Do you root for Piper to make it through her stint in jail unscathed, ready to see her engagement through? Or as you see the rapport between her and Alex play out, do you root for that romance to stay kindled? And then, when everything falls apart, do you blame her for how she manipulates everybody around her? Or do you feel sad because her life is falling apart? And by the time the season wraps up in what could be described as only epic (and I hate that word), do you worry for her safety, moving forward, or do you think she deserves all that comes to her?

Oh, and by the way … That’s only Piper.

The greatness of “Orange Is The New Black” lies within the supporting players. In fact, even though we know it’s all based on the real life Piper’s memoir, it hardly feels like she’s the main character for the majority of the time (which is good, because even though Taylor Schilling gets progressively better as the season goes, she’s a bit tough to take at first). Crazy Eyes might be my favorite character in the history of women prison dramas produced by Netflix (and kudos to the show to bump her up to a full-time cast member for season two last week). Red is fascinating, and while her’s might be the most flashbacked-to story so far, it still feels like there’s so much more to learn. Tiffany is a lightning rod of a personality. Lorna’s plans for her wedding pull at your heartstrings with fish hooks. Nicky is a complete and utter rock. Mendez is so detestable that if I didn’t know he was Nicky from “The Wire,” I might hate that actor forever. Yoga Jones is Patti from “Doug” and provides a surprising amount of levity whenever she shows up. Taystee is just the best. Miss Claudette is impossible to ignore. The list goes on and on and on and on and on.

Better yet? The show is actually funny. I need two hands to count the times I shot a text message to the fabulous Michael Hunley each time a moment gave me an honest-to-goodness, genuine laugh. It happens at least once an episode and it sneaks up on you at the times you least expect it. Co-creator Jenji Kohan has a very distinct and very sharp wit when she decides to use it for good, and there are jokes within jokes that almost accidentally make you chuckle. Don’t blink, or you’ll deprive yourself of some undeniable laugh-out-loud instances, from the disgusting to the absurd, or from the tender to the insulting.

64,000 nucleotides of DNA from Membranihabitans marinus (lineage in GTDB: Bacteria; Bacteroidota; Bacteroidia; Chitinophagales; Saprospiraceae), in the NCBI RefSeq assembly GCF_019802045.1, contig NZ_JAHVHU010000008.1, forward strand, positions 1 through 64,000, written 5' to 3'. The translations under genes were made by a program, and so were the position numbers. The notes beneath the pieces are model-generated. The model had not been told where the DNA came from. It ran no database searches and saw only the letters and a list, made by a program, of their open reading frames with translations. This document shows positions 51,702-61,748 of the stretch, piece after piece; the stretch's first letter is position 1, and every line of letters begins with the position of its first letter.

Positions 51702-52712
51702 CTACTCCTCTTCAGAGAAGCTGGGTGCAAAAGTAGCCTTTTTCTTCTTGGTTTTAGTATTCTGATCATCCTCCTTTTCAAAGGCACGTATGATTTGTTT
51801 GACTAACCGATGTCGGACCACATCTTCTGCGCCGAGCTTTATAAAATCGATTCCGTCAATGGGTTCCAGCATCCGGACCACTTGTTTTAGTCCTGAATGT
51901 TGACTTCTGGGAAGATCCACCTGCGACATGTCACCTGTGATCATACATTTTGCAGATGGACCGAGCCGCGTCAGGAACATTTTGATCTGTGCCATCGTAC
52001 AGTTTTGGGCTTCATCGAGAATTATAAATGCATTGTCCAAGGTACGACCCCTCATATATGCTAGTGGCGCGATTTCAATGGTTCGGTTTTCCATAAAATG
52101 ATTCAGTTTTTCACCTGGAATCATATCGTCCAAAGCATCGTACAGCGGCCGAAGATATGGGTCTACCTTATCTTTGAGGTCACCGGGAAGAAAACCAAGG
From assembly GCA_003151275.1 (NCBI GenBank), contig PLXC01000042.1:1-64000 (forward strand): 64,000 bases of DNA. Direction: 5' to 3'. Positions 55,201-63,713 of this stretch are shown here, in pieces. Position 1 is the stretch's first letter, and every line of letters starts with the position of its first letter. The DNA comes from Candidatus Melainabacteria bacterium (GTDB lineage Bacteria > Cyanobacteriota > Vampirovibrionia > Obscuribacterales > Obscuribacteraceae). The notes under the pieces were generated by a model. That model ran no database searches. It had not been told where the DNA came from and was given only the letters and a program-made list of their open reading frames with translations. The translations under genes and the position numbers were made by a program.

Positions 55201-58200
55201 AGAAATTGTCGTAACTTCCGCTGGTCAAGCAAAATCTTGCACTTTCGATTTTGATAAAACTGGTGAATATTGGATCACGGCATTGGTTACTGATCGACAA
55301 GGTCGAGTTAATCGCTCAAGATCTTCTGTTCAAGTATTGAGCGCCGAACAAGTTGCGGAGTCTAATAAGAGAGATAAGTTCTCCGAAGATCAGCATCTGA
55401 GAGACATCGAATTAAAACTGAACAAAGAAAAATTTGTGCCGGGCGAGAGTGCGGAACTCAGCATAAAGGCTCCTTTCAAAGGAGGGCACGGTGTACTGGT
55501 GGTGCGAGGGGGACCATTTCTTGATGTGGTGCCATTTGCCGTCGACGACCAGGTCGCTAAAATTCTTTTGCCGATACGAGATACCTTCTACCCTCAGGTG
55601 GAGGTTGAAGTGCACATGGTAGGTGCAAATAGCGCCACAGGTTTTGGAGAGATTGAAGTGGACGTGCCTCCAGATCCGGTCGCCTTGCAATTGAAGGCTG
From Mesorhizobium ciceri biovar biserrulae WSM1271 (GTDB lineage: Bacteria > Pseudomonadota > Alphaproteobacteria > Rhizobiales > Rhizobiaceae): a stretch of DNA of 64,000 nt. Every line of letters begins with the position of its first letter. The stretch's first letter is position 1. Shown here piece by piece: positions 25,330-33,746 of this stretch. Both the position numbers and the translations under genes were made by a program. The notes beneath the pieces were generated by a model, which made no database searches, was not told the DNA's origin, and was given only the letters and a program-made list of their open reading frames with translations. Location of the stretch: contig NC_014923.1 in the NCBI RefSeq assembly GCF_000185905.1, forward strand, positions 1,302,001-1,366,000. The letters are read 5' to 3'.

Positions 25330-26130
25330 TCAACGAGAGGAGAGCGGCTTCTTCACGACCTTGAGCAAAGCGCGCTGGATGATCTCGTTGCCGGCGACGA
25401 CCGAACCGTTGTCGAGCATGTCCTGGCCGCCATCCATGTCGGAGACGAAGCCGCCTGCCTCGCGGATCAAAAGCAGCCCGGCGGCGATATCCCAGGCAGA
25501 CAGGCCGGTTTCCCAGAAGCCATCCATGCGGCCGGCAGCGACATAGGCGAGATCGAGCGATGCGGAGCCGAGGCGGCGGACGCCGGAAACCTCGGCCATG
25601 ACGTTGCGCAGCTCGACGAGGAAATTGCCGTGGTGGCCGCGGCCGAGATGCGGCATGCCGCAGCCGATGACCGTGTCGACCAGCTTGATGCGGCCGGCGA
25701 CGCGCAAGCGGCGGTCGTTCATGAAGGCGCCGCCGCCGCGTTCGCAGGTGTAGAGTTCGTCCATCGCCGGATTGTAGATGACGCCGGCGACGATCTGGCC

To be fair, Kohan’s presence is a bit of a double-edged sword: Any fan of “Weeds” swears that the drop in quality from the earlier seasons to the latter day episodes was a drop too drastic to endure. As for now, though, why worry about the things that could go wrong tomorrow when what’s happening today just seems so pitch-perfect? Between “House of Cards,” “Arrested Development” and now this, Netflix has set an awfully, awfully high bar for web-based original content. I tried as hard as I could to hate “Orange Is The New Black,” and it took me about eight-and-a-half minutes to realize my reservations would be impossible to carry with me as I ventured through this warped, crazed world of what makes up a life in a women’s New York state prison. If you are still resisting Big Red’s streaming service, this thing alone is worth the eight bucks a month.

Remember: Taking steps is easy, and standing still is hard. Quit being bound by the parameters of traditional television-watching habits. Take that step toward the future. Once you get there — and as “Orange Is The New Black” proves — you’ll never want to stand still again.